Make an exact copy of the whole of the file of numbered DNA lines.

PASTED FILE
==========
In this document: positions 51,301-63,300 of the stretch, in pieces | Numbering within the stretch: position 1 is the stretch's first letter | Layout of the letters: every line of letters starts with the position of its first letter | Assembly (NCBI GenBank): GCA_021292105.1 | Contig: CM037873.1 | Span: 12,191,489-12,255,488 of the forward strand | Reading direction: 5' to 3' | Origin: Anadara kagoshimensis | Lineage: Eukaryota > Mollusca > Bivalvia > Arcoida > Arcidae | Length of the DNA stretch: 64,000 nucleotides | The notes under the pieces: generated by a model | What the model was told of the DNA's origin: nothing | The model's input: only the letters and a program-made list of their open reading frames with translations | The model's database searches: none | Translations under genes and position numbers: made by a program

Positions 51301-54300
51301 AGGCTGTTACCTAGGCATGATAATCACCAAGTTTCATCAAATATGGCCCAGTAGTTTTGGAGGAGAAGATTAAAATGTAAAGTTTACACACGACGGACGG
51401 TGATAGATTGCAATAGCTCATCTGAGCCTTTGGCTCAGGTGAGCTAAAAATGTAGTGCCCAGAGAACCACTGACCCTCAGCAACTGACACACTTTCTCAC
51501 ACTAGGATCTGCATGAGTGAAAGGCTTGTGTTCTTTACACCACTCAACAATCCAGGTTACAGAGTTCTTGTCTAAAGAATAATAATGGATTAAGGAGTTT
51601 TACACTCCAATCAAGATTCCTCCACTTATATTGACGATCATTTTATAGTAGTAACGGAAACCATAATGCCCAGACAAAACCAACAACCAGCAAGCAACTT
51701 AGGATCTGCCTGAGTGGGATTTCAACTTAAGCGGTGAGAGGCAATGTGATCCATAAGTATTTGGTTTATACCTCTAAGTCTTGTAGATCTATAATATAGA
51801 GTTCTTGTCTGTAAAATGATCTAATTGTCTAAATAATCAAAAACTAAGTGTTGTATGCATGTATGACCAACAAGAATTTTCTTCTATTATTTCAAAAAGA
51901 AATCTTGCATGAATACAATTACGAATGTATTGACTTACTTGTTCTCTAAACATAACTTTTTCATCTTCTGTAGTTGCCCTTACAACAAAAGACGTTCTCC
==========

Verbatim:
In this document: positions 51,301-63,300 of the stretch, in pieces | Numbering within the stretch: position 1 is the stretch's first letter | Layout of the letters: every line of letters starts with the position of its first letter | Assembly (NCBI GenBank): GCA_021292105.1 | Contig: CM037873.1 | Span: 12,191,489-12,255,488 of the forward strand | Reading direction: 5' to 3' | Origin: Anadara kagoshimensis | Lineage: Eukaryota > Mollusca > Bivalvia > Arcoida > Arcidae | Length of the DNA stretch: 64,000 nucleotides | The notes under the pieces: generated by a model | What the model was told of the DNA's origin: nothing | The model's input: only the letters and a program-made list of their open reading frames with translations | The model's database searches: none | Translations under genes and position numbers: made by a program

Positions 51301-54300
51301 AGGCTGTTACCTAGGCATGATAATCACCAAGTTTCATCAAATATGGCCCAGTAGTTTTGGAGGAGAAGATTAAAATGTAAAGTTTACACACGACGGACGG
51401 TGATAGATTGCAATAGCTCATCTGAGCCTTTGGCTCAGGTGAGCTAAAAATGTAGTGCCCAGAGAACCACTGACCCTCAGCAACTGACACACTTTCTCAC
51501 ACTAGGATCTGCATGAGTGAAAGGCTTGTGTTCTTTACACCACTCAACAATCCAGGTTACAGAGTTCTTGTCTAAAGAATAATAATGGATTAAGGAGTTT
51601 TACACTCCAATCAAGATTCCTCCACTTATATTGACGATCATTTTATAGTAGTAACGGAAACCATAATGCCCAGACAAAACCAACAACCAGCAAGCAACTT
51701 AGGATCTGCCTGAGTGGGATTTCAACTTAAGCGGTGAGAGGCAATGTGATCCATAAGTATTTGGTTTATACCTCTAAGTCTTGTAGATCTATAATATAGA
51801 GTTCTTGTCTGTAAAATGATCTAATTGTCTAAATAATCAAAAACTAAGTGTTGTATGCATGTATGACCAACAAGAATTTTCTTCTATTATTTCAAAAAGA
51901 AATCTTGCATGAATACAATTACGAATGTATTGACTTACTTGTTCTCTAAACATAACTTTTTCATCTTCTGTAGTTGCCCTTACAACAAAAGACGTTCTCC